As a former English major, I am the unique individual who actually enjoys the editing process. Editing volunteer handbooks, however, can be a daunting experience. Our department is currently making “beginning-of-the-year” revisions to our handbook, making sure that every policy is as up-to-date and clearly-stated as possible. Here are several of the overarching themes in our volunteer handbook revision process:
- Social Media/Internet Presence
Our department has drastically increased our online presence (Facebook, YouTube, etc.) over the past couple of years. With the number of volunteers that we have, we’ve also found it much easier to communicate with volunteers through e-mail, Facebook, and blogging (rather than previously-used methods such as phone calls or newsletters). As such, we wanted to be upfront with volunteers about these changes by adding a paragraph to our handbook, as follows:
Volunteer Communications: Our primary mode of communication with volunteers is via e-mail. All volunteers are invited to visit our blog, the “Red Vest Review” (www.childrensmn.org/blog/redvestreview), for ongoing updates from our department. We frequently feature volunteer profiles, advertise special events, and keep volunteers informed of helpful tips or policy reminders. You can also become our “fan” on Facebook by searching for Children’s of Minnesota Volunteer Services.
In the words of the infamous Spider-Man, we also wanted to recognize that with great power comes great responsibility. While we hope that volunteers will follow our departmental Facebook page and other tools, we wanted to be clear on what the guidelines were for engaging with patients and/or families in this way. As such, we added the following policy:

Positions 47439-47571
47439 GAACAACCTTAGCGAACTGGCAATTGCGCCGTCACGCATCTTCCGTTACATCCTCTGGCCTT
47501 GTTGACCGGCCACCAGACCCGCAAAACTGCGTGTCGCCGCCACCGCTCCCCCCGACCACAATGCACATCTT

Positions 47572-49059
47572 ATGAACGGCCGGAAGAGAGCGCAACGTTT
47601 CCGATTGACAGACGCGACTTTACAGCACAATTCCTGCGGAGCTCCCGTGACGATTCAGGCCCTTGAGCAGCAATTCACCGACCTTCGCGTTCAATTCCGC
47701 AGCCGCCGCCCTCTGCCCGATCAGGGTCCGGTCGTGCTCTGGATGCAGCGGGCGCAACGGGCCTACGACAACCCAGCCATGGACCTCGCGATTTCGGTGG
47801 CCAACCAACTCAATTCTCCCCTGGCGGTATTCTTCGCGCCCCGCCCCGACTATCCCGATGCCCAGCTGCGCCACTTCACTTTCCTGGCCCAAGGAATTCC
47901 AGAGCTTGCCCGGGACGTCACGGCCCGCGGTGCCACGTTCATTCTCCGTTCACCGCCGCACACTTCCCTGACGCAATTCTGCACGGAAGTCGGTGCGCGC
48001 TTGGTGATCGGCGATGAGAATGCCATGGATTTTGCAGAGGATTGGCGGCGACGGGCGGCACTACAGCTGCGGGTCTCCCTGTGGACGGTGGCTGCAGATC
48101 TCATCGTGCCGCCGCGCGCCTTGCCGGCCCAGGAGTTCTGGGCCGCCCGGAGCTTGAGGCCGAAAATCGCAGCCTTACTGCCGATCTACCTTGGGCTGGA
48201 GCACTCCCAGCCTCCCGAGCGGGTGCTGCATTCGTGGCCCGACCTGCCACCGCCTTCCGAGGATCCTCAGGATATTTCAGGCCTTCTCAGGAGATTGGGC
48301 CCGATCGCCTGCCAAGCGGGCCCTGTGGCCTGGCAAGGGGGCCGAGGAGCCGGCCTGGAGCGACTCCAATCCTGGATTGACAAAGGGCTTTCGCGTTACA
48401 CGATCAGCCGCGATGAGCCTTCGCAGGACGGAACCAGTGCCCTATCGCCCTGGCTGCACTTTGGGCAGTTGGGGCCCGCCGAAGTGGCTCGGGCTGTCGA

Social Media: Tools such as Twitter, Facebook, YouTube, Caring Bridge and LinkedIn, among others, may not be used to maintain contact with patients and families outside of your volunteer shifts. As a volunteer, your relationship with a patient or family should remain limited to your volunteer work: this means no e-mailing, “friending” on Facebook, or following on Caring Bridge. If you are invited to do any of these things by a patient or family member, please state that the hospital’s confidentiality policies do not allow you to do so. If a patient or family wants to share something with you (i.e., photos of your time with their child), please ask them to e-mail email@example.com so that no personal contact information is exchanged.
2. Acknowledging the Rise of “Skill-Based” Volunteerism
We are fortunate at Children’s to have a wide variety of talented individuals seeking to donate their time. Our handbook previously contained a brief rundown of the areas in which volunteers can serve, but we wanted new applicants to know that we welcome inquiries from those with a variety of professional careers, experiences, and special skills. The following statement is new:
We are proud to offer a variety of opportunities to learn and gain skills, as well as share your own expertise.
3. Tightening Up Our Policies Regarding Job/School References
We have many student and adult learners in our volunteer program, and one of my job’s greatest rewards is watching them go on to exciting careers or graduate studies. However, our department wants to feel confident in the references and recommendations that we submit. As such, we added the following statement:
We ask that you complete 40 hours of volunteer service, in good standing, before asking for a reference.
These are just a few of the revisions that we made to our handbook to start the new year off right! I hope that these are helpful to those of you undergoing similar revision processes.
-Submitted by Jenna Barke, Volunteer Coordinator, Children’s Hospitals & Clinics of Minnesota